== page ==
Just like with the ADA, if a reasonable accommodation does not exist for an employee who cannot be vaccinated due to a sincerely held religious belief, the employer may lawfully exclude that employee from the workplace but cannot automatically terminate the employee without considering whether the employee has rights under other applicable laws. 


Under Title II of GINA, employers may not (1) use genetic information to make decisions related to the terms, conditions, and privileges of employment; (2) acquire genetic information except in limited circumstances; or (3) disclose genetic information. The EEOC contends that administering a COVID-19 vaccine or requiring employees to provide proof that they have been vaccinated does not violate GINA because it does not involve the use of genetic information to make employment decisions, nor does it involve the acquisition of genetic information. 

However, like with the ADA, the screening questionnaires for the vaccine may implicate GINA. Genetic information is defined by GINA to include, among other things, not only information about an individual’s genetic tests, but also the manifestation of a disease or disorder in a family member (i.e. family medical history). If the screening questionnaire does not include questions about genetic information, then asking the questions does not implicate GINA (although it might still implicate the ADA). If the pre-screening questionnaire does ask about genetic information, employers should consider simply requesting proof of vaccination rather than administering the vaccine themselves. GINA does not prohibit an employee’s own healthcare provider from asking about genetic information.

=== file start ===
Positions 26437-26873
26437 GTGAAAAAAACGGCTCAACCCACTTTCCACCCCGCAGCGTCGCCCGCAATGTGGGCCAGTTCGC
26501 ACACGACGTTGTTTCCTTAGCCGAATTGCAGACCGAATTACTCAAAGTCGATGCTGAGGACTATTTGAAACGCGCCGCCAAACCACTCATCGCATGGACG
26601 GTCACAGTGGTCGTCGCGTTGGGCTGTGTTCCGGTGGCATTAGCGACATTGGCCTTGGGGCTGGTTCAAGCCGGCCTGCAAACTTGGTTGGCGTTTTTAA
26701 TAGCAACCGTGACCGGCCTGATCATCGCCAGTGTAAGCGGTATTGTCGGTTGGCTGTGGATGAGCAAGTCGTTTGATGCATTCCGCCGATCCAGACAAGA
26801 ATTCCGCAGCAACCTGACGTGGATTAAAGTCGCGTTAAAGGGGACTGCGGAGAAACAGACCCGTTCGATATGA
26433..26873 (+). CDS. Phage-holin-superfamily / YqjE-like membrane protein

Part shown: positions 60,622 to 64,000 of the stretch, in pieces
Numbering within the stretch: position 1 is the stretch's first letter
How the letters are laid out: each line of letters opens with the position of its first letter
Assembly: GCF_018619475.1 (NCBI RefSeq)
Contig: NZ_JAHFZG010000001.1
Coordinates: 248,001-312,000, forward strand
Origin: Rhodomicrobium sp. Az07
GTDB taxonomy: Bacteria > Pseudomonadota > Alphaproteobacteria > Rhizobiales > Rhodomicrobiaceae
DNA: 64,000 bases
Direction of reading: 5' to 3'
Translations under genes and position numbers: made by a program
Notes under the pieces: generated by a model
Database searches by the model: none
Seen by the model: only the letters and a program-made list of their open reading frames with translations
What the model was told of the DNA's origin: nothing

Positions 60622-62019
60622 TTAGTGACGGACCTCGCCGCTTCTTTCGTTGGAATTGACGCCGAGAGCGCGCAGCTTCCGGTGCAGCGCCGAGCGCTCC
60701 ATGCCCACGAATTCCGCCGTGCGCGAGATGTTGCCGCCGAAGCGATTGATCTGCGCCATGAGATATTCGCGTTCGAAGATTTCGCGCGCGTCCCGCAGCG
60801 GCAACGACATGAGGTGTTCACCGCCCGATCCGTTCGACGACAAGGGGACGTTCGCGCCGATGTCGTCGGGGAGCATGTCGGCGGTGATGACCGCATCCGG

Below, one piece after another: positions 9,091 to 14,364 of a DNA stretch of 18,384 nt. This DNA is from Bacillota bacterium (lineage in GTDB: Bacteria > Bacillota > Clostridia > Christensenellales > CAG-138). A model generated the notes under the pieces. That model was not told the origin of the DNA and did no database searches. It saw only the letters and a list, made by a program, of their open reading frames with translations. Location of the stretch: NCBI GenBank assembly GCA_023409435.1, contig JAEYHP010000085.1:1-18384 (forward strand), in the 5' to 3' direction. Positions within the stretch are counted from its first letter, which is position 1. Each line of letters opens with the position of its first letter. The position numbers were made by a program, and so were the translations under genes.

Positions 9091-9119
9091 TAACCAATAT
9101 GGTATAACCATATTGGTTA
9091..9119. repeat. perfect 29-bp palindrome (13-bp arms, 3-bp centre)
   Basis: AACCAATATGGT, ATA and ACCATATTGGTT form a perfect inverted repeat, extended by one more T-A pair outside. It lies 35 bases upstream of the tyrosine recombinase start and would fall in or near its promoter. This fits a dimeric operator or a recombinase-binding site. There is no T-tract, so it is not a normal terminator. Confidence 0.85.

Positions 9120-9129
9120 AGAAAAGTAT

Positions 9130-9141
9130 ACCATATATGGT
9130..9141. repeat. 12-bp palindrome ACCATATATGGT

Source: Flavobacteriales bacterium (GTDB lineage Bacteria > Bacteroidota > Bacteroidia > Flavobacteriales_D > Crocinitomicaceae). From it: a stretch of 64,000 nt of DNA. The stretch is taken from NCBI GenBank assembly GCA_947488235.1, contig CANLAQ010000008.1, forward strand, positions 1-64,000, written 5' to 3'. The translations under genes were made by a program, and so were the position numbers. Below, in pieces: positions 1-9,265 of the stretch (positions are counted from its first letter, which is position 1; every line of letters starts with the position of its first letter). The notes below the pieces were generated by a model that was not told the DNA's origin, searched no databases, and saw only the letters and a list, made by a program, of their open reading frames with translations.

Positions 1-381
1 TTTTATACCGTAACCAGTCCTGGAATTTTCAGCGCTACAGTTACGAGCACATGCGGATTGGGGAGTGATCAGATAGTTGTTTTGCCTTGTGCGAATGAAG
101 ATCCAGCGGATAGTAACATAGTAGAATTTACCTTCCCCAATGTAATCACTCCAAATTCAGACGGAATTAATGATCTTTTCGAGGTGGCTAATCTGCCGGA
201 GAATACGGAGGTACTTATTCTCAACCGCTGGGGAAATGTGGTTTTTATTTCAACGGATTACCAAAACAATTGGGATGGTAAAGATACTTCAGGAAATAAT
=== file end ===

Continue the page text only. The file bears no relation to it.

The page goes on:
Employers should remain mindful of changes in the pandemic, CDC and other public health guidance, and how any employment practice may implicate federal and state employment laws. 
Florida Finally Introduces
COVID-19 Legislation

Several states, including Georgia, have passed laws regarding COVID-19 civil liability in the wake of the public health pandemic that dominated 2020 and continues to rage. Florida has come to the fold, with the introduction of House Bill 7 (HB7) on January 6, 2021.